- Lack of inventory mix: There were clear issues with getting the right size mix for a popular shirt. Neither the men’s nor the women’s version of the Bartolo Colon shirt had much in the way of size availability. Though it seems simple, having the right mix of product sizes and colors is one of the biggest challenges in fashion and retail. It leads to lost sales. Retail operations such as the Braves’ Clubhouse, where sales are based around finite and well-defined experiences, could benefit from postponement. Rather than stocking a set number of finished products, they could turn to in-store screen printing as a means of applying any name onto one of several standard blank shirts during the game. The retailer would still want to have a mix of standard products on the shelves, but the added ability to print on-demand would help buffer against stock outs and give customers the product they truly want. It would also help ensure the store’s ready the next time another folk hero like Bartolo Colon captures the hearts of fans.
- Limited inventory visibility: Knowing what’s on the shelf and what’s still in storage still gives most retailers a headache. It’s time consuming and inefficient for staff to sift through boxes while a customer waits in the store. Technologies like RFID and the Internet of Things help retailers bring greater visibility to the store Imagine how much more productive staff would be if they could easily tell what items are in stock and where they’re located – down to the exact spot on a shelf or box in the back room. Now imagine if this visibility extended to all the stores within the stadium (or any given region). If you could see across all that inventory, if your staff was empowered to find it, make the sale, and have it delivered to the customer, how much happier would that customer be?
- Rigid fulfillment: The act of fulfilling a customer order remains the moment of truth for retailers. In my example, the Braves’ retail had an opportunity to meet our needs at the ballpark, but lost out on a bigger sale because the inventory wasn’t there. But it’s not as though the store is the only way to deliver goods. If the lack of available inventory was strike one, strike two happened the moment the associate asked me to come back at a later date. But the Braves hadn’t struck out just yet. Say the team could locate the shirt at another in-stadium store? That would have been a base hit. Or if they had sold me the shirt in-store and had it delivered to my home address? Run-scoring double. But the lack of alternative fulfillment methods was a big swing and a miss. Batter out!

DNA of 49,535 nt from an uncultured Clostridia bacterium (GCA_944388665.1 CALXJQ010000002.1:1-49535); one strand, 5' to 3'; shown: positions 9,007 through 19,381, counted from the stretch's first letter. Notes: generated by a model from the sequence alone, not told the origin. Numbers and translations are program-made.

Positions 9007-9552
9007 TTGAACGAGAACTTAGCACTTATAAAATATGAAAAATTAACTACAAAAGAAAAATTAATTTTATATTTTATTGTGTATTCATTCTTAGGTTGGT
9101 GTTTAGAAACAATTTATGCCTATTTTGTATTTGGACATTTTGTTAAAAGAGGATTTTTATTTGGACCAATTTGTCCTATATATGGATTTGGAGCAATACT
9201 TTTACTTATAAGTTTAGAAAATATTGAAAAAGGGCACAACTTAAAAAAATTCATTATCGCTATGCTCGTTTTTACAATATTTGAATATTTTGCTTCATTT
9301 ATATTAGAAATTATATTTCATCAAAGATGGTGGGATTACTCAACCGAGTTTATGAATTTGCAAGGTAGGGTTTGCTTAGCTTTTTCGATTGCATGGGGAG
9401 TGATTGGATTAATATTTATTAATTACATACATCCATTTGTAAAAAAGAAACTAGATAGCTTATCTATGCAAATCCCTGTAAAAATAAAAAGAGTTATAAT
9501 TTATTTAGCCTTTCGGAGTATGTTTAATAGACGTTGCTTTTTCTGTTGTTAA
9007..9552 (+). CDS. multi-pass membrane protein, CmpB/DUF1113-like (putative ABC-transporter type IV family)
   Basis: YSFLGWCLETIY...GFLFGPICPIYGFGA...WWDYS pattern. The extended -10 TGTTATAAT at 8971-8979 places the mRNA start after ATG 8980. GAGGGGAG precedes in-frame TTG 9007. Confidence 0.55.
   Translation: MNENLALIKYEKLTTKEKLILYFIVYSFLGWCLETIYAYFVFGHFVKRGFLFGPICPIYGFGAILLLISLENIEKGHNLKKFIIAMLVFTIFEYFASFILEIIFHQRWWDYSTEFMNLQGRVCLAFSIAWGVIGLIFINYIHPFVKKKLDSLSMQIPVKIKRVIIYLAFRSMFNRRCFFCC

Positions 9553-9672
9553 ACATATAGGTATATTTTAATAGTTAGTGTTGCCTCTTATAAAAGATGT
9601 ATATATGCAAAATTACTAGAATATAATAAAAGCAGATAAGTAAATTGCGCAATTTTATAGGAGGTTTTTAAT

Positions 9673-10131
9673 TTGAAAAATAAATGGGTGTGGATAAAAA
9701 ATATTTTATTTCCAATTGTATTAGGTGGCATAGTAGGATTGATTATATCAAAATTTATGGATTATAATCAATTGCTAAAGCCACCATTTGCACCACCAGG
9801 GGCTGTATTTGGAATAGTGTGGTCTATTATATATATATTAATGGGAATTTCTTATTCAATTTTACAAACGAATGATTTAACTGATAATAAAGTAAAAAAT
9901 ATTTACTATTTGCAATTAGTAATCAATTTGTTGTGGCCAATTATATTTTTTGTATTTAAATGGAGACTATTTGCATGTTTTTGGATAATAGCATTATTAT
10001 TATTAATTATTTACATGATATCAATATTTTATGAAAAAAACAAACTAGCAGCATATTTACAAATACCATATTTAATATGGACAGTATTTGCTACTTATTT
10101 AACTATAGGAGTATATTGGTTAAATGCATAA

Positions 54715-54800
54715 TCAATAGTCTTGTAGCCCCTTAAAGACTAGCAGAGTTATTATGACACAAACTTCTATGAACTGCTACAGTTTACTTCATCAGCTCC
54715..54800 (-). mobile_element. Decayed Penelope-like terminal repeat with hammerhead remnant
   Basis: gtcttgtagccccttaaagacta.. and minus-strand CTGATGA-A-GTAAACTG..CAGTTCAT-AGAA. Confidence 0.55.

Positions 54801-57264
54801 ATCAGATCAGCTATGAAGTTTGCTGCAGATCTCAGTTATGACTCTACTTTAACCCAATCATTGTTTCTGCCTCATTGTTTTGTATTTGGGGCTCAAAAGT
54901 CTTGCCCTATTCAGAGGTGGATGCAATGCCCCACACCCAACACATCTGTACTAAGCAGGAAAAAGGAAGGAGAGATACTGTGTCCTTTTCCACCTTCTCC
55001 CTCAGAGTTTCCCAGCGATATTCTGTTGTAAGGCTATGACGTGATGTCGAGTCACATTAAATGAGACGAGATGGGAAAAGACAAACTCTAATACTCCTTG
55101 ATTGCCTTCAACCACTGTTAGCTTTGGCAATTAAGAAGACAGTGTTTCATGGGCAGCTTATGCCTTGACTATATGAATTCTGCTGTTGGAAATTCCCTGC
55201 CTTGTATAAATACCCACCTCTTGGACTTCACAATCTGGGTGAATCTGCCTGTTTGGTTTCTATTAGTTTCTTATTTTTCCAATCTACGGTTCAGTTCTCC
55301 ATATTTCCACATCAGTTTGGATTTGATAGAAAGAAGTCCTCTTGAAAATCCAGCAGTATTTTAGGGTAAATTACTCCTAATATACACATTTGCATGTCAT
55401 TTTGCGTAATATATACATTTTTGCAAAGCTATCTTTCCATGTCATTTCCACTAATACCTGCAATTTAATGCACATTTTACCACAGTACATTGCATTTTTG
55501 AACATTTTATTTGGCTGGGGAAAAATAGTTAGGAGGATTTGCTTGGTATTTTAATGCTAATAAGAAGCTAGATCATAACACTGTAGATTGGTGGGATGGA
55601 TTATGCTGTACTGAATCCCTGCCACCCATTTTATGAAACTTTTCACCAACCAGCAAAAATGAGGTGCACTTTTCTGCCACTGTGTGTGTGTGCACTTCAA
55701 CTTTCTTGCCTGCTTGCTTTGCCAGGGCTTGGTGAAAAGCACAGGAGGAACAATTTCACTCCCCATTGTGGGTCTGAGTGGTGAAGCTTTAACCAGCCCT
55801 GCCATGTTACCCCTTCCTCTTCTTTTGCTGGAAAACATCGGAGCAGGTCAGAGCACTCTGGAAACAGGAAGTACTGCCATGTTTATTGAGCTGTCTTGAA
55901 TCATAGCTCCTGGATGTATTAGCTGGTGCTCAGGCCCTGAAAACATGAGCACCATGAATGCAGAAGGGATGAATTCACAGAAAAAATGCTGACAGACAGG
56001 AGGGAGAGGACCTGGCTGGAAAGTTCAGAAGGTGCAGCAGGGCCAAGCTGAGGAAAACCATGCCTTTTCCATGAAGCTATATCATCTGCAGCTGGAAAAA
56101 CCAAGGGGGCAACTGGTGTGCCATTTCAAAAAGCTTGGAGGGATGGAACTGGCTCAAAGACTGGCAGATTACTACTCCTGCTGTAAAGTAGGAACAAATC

Now, I know one experience at a ballpark hardly represents the entire world of brick-and-mortar retail. The Atlanta Braves are in the business of playing baseball. Selling products and merchandise isn’t quite the same priority as winning a World Series. But if you can’t win on the field, the least you could do is service your fans, and provide the kind of novel retail experiences that might help you win a few more. Whether it’s at the ballpark, the mall, or on a mobile app, retailers need to understand that it’s a big playing field. If the fans aren’t happy, there isn’t much stopping them from choosing another team.